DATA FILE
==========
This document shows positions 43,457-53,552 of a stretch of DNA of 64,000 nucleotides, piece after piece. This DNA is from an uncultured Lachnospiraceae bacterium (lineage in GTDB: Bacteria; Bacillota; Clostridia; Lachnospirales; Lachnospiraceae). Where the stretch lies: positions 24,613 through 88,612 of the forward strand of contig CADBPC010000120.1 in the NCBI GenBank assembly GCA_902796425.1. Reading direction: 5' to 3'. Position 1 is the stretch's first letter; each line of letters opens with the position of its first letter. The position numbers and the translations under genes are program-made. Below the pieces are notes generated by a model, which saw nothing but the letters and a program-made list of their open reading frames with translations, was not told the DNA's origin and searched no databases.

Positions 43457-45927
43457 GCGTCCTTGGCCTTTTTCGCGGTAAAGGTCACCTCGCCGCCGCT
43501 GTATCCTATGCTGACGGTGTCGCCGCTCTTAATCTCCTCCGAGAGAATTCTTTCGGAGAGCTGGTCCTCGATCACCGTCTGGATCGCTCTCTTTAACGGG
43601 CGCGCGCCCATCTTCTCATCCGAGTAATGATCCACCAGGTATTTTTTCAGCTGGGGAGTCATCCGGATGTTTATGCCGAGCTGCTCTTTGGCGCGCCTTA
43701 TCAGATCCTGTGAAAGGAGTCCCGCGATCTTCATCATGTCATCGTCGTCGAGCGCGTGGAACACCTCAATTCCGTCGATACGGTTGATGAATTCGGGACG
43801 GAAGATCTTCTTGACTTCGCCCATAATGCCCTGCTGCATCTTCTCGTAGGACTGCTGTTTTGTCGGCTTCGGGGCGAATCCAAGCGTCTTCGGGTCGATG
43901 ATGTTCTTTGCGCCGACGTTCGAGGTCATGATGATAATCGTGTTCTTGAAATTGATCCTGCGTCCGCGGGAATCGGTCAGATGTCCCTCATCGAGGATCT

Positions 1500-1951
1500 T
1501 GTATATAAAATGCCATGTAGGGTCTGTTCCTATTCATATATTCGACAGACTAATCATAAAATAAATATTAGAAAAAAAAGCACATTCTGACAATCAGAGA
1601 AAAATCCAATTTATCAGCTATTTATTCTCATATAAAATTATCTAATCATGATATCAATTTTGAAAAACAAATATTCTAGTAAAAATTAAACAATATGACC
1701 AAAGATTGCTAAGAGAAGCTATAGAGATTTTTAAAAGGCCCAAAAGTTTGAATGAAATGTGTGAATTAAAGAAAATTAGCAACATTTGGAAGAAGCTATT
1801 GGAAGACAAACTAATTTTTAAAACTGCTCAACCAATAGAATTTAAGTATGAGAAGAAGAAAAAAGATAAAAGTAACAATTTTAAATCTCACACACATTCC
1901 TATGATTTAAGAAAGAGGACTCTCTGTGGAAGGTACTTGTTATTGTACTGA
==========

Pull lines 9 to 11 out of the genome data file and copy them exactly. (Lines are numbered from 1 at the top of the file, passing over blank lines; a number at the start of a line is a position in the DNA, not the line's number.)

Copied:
Positions 1500-1951
1500 T
1501 GTATATAAAATGCCATGTAGGGTCTGTTCCTATTCATATATTCGACAGACTAATCATAAAATAAATATTAGAAAAAAAAGCACATTCTGACAATCAGAGA